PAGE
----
Intervening Early to Improve the Trajectory of Health
Each time I pick up my mobile device, there’s a personal connection that motivates me to make the most of collaborations with entrepreneurs, innovators, patient advocates, academic researcher, health officials, and so many more stakeholders.
It’s my granddaughter’s blue eyes staring back at me. I keep her picture with me not only because of the incredible pride that I have as her grandfather, but as a constant reminder of the opportunity that we have to change the trajectory of health for future generations.
We’re learning more through incredible science and technology about the influence the earliest days of life have in setting the course for future health. Imagine if we could understand an individual’s risk of developing a disease early, and then intervene to avert illness. It’s the approach of addressing the root cause of disease at its earliest stages – disease interception – that I shared last year at Slush, Europe’s leading startup and technology event, and that we believe will play an important role in making a difference for future generations at Janssen and Johnson & Johnson Innovation.
With this backdrop, we’re excited to head back to Slush next week (yes, we’re up for Helsinki again in November, Slush team!) – this time, to recognize and support visionaries who have been selected as finalists in the Next-Gen Baby Box QuickFire Challenge. This innovation challenge – to create the “Baby Box of the future” – is inspired by the 80th anniversary of the Finnish Baby Box, a maternity supply kit that, together with increased use of maternal healthcare services, has helped to significantly reduce the Finnish infant mortality rate. 1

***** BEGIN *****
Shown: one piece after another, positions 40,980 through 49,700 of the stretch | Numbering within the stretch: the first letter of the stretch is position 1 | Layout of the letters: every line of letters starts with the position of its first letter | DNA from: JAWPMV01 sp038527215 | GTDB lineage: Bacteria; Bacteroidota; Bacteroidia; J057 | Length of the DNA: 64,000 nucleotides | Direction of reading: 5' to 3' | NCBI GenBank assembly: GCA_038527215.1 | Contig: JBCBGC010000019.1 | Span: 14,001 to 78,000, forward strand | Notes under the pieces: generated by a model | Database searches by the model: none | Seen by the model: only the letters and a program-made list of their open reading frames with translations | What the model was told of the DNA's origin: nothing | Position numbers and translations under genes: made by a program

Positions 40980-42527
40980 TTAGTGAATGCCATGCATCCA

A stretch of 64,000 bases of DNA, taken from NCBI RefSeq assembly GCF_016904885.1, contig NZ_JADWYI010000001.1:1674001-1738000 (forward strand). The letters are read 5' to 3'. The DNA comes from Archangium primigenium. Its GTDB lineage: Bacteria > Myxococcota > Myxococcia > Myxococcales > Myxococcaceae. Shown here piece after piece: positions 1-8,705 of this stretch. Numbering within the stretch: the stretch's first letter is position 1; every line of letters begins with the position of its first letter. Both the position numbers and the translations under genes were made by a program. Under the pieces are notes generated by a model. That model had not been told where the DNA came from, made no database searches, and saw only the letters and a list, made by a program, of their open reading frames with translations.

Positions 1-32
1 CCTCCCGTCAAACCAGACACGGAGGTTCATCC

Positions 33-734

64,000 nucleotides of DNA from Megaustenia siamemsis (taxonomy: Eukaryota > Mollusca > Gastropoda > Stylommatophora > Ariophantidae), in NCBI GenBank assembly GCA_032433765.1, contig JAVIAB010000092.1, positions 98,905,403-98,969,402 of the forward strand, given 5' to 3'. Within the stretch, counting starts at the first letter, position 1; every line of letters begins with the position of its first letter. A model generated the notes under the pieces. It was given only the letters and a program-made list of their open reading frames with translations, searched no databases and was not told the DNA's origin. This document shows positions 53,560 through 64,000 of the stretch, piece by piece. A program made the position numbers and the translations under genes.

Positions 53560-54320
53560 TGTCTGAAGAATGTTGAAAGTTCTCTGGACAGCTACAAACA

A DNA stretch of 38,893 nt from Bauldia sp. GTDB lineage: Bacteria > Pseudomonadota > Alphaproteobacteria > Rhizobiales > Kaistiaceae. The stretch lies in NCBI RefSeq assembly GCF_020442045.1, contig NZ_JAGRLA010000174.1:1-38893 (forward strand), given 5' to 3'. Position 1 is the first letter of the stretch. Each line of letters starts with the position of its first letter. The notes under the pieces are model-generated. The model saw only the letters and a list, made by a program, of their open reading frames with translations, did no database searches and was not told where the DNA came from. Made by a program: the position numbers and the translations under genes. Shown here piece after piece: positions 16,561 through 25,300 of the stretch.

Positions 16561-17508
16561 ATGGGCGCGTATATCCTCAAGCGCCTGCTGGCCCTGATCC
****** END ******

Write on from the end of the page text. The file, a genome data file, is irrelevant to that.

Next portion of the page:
The challenge has been centered on ideas and next-generation solutions with the potential to:
- promote child health;
- detect childhood disease earlier;
- facilitate healthy parenting.
We aren’t doing this by ourselves, though. Janssen and Johnson & Johnson Innovation, in collaboration with Sitra, an independent public fund promoting the welfare of Finnish society, Tekes, the Finnish Funding Agency for Innovation, and VTT Technical Research Centre of Finland, are all coming together to support this effort in hopes that it might inspire and uncover new opportunities to impact other childhood health issues, like Finland’s high rate of type 1 diabetes.2
As we work to transform human health through new and better ways to prevent, intercept and cure disease, working together and starting early are paramount in our charge to improve the trajectory of human health.
Through innovation experiences like the Next-Gen Baby Box QuickFire Challenge and global connections and collaborations, we are uncovering creative solutions, and encouraging people to think differently about healthcare, so that our grandchildren might witness the elimination of certain diseases as they grow older and one day raise their own children in a world without disease.
1Finland Health; Finland’s low infant mortality has multiple contributing factors; http://www.finlandhealth.fi/-/finland-s-low-infant-mortality-has-multiple-contributing-factors; Accessed 11/17
2Harjutsalo V, Sjöberg L, Tuomilehto J. Time trends in the incidence of type 1 diabetes in Finnish children: a cohort study. Lancet. 2008;371(9626):1777-1782; http://www.thelancet.com/journals/lancet/article/PIIS0140-6736(08)60765-5/fulltext
Posted on November 22, 2017